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Why religious freedom is the number one human rights issue of our time

The sad reality is, people of all faiths including Buddhists, Hindus, Sikhs, and other religious minorities, are experiencing increased persecution.

Fr. Thomas Loya (R) speaks at a rally in support of religious freedom after the Supreme Court’s decision in the Hobby Lobby, contraception coverage requirement case on June 30, 2014 in Chicago, Illinois. Getty Images

It’s startling but true: religious persecution is on the rise around the world, and it constitutes the number one human rights issue of our time.

In case you think I’m overstating the issue, consider the facts.

According to the most recent Pew report on religious persecution and restrictions, roughly three-quarters of the world’s population lives in a country with high or very high restrictions or hostilities on religion.
Just as disturbing, the report concludes that Christians were harassed in 108 countries in 2014, up from 102 in 2013, and Muslims in 100, compared to 99 in 2013. And although they make up just 0.2% of the world’s population, Jews were harassed in 81 countries, up from 71 in 2012.

And if you think this phenomenon is limited to the developing world, you’d be wrong. Forty percent of Jewish leaders in Western Europe cite anti-Semitism as the most dangerous threat facing their community – up from only 10% in 2008.

As a pastor, I am especially troubled by the rising tide of hate against Christians. As reported by the World Watch Monitor, Christians are being killed for their faith in more countries than ever before. And while genocide against Christians in Syria and Iraq made headlines last year, the fastest growing region for Christian intolerance and persecution is not the Middle East. Instead, the rise of religious nationalism in Asia and Islamic radicalization in Sub-Saharan Africa account for the two fastest year-over-year increases in Christian persecutions.

The sad reality is, people of all faiths including Buddhists, Hindus, Sikhs, and other religious minorities, are experiencing increased persecution. Regardless of whether you are a person of faith, an agnostic or an atheist, these facts should cause us all to shudder. It pains me just writing this.

But I am also reminded of how fortunate I am to be protected by the religious freedoms we enjoy in America, and how critically important it is that we continue to defend this most sacred human right. After all, the very ideas of freedom of speech and religious expression—two rights forever linked together—are revolutionary concepts that debuted on the world stage with the U.S. Constitution.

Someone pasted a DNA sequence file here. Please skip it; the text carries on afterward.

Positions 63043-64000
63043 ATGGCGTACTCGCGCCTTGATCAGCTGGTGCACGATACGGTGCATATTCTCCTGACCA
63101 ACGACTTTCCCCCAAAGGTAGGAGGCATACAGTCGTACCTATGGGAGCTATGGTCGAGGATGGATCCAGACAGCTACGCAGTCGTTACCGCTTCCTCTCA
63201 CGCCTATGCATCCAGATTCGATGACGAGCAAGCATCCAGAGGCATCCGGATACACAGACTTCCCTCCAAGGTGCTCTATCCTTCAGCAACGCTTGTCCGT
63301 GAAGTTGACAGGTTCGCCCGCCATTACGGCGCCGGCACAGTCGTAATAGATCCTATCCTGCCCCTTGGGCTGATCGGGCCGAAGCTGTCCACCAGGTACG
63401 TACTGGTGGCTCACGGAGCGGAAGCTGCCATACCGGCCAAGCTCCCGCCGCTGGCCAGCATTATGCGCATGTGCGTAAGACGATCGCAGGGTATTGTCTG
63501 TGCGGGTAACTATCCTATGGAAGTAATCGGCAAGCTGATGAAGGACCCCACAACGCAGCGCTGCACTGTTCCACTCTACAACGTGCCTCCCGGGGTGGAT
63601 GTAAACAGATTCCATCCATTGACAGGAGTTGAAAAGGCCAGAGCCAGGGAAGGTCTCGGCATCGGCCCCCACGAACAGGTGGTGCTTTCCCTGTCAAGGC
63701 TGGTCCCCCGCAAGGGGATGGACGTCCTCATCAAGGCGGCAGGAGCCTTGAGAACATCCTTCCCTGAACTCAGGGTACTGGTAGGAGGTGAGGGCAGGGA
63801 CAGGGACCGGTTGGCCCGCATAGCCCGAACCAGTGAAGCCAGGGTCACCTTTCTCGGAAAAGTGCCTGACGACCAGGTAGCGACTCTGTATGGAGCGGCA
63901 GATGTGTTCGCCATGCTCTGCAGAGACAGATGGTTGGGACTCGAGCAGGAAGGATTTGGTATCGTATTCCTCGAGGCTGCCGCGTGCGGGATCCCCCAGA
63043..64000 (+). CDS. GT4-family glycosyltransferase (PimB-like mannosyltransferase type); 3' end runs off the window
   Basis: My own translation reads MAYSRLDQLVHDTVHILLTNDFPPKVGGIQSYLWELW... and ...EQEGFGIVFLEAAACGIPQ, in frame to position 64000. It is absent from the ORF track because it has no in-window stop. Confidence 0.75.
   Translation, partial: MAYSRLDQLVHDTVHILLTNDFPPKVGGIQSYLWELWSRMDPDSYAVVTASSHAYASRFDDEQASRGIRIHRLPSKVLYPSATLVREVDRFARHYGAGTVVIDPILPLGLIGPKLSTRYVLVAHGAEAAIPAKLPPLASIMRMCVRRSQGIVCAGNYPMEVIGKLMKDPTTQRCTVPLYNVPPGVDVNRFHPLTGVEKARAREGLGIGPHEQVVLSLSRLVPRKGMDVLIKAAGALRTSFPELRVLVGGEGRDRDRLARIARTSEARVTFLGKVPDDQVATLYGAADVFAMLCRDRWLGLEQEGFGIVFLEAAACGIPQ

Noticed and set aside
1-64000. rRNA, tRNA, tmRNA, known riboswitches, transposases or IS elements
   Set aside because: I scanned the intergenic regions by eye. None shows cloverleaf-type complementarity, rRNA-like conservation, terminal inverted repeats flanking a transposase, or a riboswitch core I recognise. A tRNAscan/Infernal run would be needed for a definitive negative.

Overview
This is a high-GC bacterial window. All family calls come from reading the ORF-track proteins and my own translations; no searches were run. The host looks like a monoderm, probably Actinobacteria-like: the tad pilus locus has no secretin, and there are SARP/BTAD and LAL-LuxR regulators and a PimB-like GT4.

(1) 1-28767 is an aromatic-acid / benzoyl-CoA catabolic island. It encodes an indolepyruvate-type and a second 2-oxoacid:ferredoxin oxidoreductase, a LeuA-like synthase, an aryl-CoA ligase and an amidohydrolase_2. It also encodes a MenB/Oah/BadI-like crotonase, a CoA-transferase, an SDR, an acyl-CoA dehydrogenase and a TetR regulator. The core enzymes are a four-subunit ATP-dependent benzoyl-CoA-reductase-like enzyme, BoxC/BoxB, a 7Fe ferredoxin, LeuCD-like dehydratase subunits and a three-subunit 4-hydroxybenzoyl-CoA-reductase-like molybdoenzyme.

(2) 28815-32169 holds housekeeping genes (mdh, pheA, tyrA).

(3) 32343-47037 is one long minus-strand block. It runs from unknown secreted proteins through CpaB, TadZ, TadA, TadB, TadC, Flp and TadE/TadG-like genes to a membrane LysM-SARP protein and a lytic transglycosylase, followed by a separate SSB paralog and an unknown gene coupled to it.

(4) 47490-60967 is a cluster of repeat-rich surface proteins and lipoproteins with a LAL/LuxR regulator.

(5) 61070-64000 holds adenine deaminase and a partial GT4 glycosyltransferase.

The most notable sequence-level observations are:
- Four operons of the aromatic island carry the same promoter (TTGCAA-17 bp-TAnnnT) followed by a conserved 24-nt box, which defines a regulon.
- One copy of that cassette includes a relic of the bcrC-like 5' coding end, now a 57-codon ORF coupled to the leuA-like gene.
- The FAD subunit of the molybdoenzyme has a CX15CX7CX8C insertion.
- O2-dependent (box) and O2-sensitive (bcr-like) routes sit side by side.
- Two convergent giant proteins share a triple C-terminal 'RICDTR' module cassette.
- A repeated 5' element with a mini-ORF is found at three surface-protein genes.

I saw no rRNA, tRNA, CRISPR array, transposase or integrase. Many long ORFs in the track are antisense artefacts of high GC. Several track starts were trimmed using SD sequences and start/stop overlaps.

When it comes to religious freedom, how America goes, so too goes the world. We have, for centuries now, successfully assimilated diverse people groups with wide-ranging belief systems, all while respecting each person’s freedom to believe as he or she chooses.

Does America have a perfect record? Of course not, but by contrast, it is clearly a legacy we should be proud of. In fact, it was largely a result of America’s leadership in the post WWII era that led the UN to ultimately enshrine the freedom of religion and belief in Article 18 of the United Nations (UN) Declaration of Human Rights.

Unfortunately, mirroring worldwide trends, America too has experienced a rise in religious intolerance. A report from the Public Religion Research Institute and Brookings indicates that nearly half of Americans feel discrimination against Christians is as big of a problem as discrimination against other groups, including Hispanics, Blacks and other minorities. And while comprising a much smaller percentage of the population, Muslims and Jews have also experienced a similar spike in intolerance.

While this discrimination does not usually result in torture or death, it does lead to increased stereotyping and marginalization. Whether it’s on television shows, in the news media or inside public classrooms, people of faith are expected to keep their convictions out of the public sphere. If not, they are often ridiculed, isolated and ostracized.

You see, we must not allow religious intolerance and persecution of any kind—against any faith—to go unchecked. Complacency or complicity only leads to increasingly dangerous and violent ends, further entrenching us in our prejudices and divisions. America has long been a beacon of hope to the rest of the world, and we must do everything in our power to uphold this most basic and precious of human rights.

For the sake of believers everywhere, that battle must begin right here at home.

Rev. Samuel Rodriguez is president of the National Hispanic Christian Leadership Conference, the world’s largest Hispanic Christian organization. It serves as a representative voice for the more than 100 million Hispanic Evangelicals assembled in over 40,000 U.S. member churches and another 500,000 congregations spread throughout the Spanish-speaking diaspora. He has been named by CNN and Fox News as “the leader of the Hispanic Evangelical movement” and TIME Magazine nominated him among the 100 most influential leaders in America.

Faith and Education Coalition is an initiative of the National Hispanic Christian Leaders Conference (NHCLC). With 2,568 members representing almost 3,000 local churches in 44 states, the Faith and Education Coalition advocates for high-quality education options for all of America’s children.

Original post can be read here: http://www.univision.com/univision-news/opinion/why-religious-freedom-is-the-number-one-human-rights-issue-of-our-time